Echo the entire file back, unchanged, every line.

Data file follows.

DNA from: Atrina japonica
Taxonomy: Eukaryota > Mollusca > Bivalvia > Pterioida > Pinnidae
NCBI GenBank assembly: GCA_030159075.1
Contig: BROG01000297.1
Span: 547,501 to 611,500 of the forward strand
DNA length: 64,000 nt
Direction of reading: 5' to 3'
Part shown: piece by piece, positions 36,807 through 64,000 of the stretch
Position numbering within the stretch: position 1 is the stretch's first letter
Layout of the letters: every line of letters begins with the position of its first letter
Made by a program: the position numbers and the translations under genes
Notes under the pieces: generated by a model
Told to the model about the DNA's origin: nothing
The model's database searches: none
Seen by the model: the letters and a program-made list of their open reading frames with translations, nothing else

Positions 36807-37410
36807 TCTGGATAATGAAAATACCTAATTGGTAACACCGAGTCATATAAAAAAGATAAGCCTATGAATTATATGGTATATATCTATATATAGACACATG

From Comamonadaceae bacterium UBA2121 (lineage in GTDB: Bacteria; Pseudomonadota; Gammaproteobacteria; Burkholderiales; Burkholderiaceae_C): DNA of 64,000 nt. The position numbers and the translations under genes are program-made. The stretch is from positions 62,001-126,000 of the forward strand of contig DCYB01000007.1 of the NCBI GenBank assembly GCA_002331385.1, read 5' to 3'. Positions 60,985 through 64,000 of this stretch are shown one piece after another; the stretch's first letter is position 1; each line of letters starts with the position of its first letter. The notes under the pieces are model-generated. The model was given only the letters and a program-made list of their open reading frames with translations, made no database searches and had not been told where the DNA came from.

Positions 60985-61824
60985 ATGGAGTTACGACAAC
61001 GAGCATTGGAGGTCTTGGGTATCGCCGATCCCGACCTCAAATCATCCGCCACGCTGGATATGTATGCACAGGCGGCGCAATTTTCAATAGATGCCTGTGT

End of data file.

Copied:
DNA from: Atrina japonica
Taxonomy: Eukaryota > Mollusca > Bivalvia > Pterioida > Pinnidae
NCBI GenBank assembly: GCA_030159075.1
Contig: BROG01000297.1
Span: 547,501 to 611,500 of the forward strand
DNA length: 64,000 nt
Direction of reading: 5' to 3'
Part shown: piece by piece, positions 36,807 through 64,000 of the stretch
Position numbering within the stretch: position 1 is the stretch's first letter
Layout of the letters: every line of letters begins with the position of its first letter
Made by a program: the position numbers and the translations under genes
Notes under the pieces: generated by a model
Told to the model about the DNA's origin: nothing
The model's database searches: none
Seen by the model: the letters and a program-made list of their open reading frames with translations, nothing else

Positions 36807-37410
36807 TCTGGATAATGAAAATACCTAATTGGTAACACCGAGTCATATAAAAAAGATAAGCCTATGAATTATATGGTATATATCTATATATAGACACATG

From Comamonadaceae bacterium UBA2121 (lineage in GTDB: Bacteria; Pseudomonadota; Gammaproteobacteria; Burkholderiales; Burkholderiaceae_C): DNA of 64,000 nt. The position numbers and the translations under genes are program-made. The stretch is from positions 62,001-126,000 of the forward strand of contig DCYB01000007.1 of the NCBI GenBank assembly GCA_002331385.1, read 5' to 3'. Positions 60,985 through 64,000 of this stretch are shown one piece after another; the stretch's first letter is position 1; each line of letters starts with the position of its first letter. The notes under the pieces are model-generated. The model was given only the letters and a program-made list of their open reading frames with translations, made no database searches and had not been told where the DNA came from.

Positions 60985-61824
60985 ATGGAGTTACGACAAC
61001 GAGCATTGGAGGTCTTGGGTATCGCCGATCCCGACCTCAAATCATCCGCCACGCTGGATATGTATGCACAGGCGGCGCAATTTTCAATAGATGCCTGTGT